Brazil cardinal recalls battles with curia; Arns stood up to despots, but dealing with Rome tried his soul. (World).
In Brazil the book has drawn headlines for its presentation of the pope as prisoner of the curia. The principal evidence for this was the story of the late 1980s break-up of Arns' archdiocese, leaving him with only one-fifth of the original territory, which prompted him to get on a plane straight to Rome, where John Paul assured him: "I do not want the division."
Arns begged the pope to telephone the cardinal responsible, and tell him so, but the pope insisted, "I never telephone." Instead he asked Arns to go to see the cardinal, with the message that the division was against the pope's will. However, the cardinal responsible refused to see Arns, who was left writing him notes, which were never answered.
Back in Brazil, when the division was confirmed, he lamented ineffectively to the papal nuncio, the Vatican representative. "It's a great pity, because it's against the will of the pope." Arns, who courageously defied a bloody Brazilian dictatorship for 21 years, now says the division of his archdiocese was "the saddest chapter of my life as archbishop under Pope John Paul II." The division of the archdiocese took place in 1989.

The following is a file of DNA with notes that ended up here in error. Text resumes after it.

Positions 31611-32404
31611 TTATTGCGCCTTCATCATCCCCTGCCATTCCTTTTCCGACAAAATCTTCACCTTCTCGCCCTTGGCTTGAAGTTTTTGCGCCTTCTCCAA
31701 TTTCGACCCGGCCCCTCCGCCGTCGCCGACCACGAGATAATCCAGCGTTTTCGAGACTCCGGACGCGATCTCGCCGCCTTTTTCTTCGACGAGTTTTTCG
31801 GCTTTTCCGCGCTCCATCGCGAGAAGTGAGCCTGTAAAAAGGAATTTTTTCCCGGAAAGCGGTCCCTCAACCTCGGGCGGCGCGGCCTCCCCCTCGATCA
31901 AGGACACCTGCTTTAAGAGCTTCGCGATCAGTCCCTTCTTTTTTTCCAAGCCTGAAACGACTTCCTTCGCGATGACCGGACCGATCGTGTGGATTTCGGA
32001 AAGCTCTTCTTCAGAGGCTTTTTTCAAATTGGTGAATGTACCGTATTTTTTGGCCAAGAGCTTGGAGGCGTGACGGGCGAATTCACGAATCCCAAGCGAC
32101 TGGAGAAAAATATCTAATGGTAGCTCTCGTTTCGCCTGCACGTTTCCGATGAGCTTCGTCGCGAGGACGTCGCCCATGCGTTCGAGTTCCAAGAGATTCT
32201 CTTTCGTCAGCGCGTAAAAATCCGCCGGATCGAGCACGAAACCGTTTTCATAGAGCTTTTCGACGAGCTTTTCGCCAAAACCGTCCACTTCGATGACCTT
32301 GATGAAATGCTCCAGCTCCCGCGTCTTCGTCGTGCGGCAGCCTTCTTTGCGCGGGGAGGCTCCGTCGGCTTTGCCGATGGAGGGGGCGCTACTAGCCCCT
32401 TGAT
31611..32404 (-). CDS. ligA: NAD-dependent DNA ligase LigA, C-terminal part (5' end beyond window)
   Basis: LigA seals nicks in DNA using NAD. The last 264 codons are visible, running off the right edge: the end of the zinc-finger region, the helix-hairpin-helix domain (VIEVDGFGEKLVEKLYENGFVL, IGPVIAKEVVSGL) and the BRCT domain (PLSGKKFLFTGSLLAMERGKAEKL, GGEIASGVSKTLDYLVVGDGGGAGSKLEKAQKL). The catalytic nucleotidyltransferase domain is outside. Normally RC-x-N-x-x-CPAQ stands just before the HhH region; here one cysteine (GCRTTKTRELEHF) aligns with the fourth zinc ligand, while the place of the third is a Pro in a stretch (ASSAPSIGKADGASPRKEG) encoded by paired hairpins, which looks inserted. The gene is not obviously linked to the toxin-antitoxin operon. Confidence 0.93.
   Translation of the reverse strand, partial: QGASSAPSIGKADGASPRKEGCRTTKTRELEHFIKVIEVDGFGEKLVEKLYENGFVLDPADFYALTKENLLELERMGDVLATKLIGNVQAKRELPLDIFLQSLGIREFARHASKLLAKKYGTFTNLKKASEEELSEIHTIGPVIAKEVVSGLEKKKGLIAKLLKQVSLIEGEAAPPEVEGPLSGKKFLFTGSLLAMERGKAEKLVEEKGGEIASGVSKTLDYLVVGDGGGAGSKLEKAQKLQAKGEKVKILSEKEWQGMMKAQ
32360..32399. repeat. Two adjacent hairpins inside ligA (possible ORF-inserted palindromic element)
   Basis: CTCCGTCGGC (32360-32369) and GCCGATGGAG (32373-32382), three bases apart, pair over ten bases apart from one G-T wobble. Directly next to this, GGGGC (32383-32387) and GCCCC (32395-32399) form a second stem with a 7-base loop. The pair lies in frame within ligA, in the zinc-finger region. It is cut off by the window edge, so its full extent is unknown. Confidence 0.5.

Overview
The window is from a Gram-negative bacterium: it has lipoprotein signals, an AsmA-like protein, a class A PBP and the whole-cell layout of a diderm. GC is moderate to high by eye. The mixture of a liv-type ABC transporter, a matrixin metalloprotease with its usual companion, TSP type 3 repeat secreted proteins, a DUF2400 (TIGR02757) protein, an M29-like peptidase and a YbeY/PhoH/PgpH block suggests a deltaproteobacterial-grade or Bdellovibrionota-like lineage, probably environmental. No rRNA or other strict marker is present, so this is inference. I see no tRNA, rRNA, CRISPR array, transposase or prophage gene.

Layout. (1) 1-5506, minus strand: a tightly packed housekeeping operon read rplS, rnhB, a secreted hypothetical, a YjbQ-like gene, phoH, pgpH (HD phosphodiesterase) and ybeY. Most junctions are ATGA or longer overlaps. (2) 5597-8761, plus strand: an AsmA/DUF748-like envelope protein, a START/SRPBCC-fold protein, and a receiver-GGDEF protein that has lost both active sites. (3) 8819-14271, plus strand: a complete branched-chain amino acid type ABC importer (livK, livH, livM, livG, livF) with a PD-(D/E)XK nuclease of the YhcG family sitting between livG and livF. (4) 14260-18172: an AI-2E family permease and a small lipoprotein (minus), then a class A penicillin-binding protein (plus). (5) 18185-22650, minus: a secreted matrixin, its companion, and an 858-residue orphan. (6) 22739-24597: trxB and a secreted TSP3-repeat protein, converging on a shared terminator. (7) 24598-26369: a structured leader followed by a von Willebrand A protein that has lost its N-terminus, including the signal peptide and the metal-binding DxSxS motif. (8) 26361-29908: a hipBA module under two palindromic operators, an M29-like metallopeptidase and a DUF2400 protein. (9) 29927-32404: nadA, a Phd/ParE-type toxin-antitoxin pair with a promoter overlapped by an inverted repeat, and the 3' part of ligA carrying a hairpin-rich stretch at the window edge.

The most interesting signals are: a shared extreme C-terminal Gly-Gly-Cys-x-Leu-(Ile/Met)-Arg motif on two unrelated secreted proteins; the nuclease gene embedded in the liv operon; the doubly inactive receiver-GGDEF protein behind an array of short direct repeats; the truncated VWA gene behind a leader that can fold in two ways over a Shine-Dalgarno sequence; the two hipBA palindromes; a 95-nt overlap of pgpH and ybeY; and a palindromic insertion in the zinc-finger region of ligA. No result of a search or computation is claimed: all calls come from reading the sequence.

I pressed Arns on his point that the curia might not always carry out the pope's will, suggesting he might be letting the pope off too lightly. After all, John Paul is the person who appointed curia members and keeps them in place. Did he not think the pope had made bad appointments?
"Yes,'I think so, I think so," Arns said, adding an explanation, which had been suggested to him by a Polish priest, who noticed in Rome the same pattern he had observed in Krakow. John Paul makes appointments intuitively and rapidly, and once made, he loyally defends his man to the end. It would be out of character for the pope to sack one of his appointees.
`Never one word against me'
Local book reviewers have tried to talk up Arns' evident preference for Pope Paul VI over John Paul II. However, while it is true that there was a special empathy between Arns and Paul VI (who appointed him to Sao Paulo in 1970, and made him cardinal in 1973), Arns defends the present pope. "He never said anything against me, never, never. Never one word against me."
Indeed when the pope was given a sheet of accusations against Arns to discuss with him during one of their meetings, he threw it on the ground and refused even to read it, Arns told me. Arns asked him then to sign an affirmation that "the cardinal has answered all the accusations against him," and the pope did so. On that occasion, at least, John Paul seemed to have escaped the shackles of the curia.
Arns' most interesting response during our interview was to a question about women's role in the church, if only for the way he tried to elude it. All journalists submit their questions in writing in advance, and while we were discussing the curia he turned over the page, as though there had been no further questions on that side. When I realized what he had done, I respectfully recovered the dropped page and drew his attention to the last question, which concerned women's ministries, specifically the diaconate, the priesthood, the episcopacy and the office of cardinal.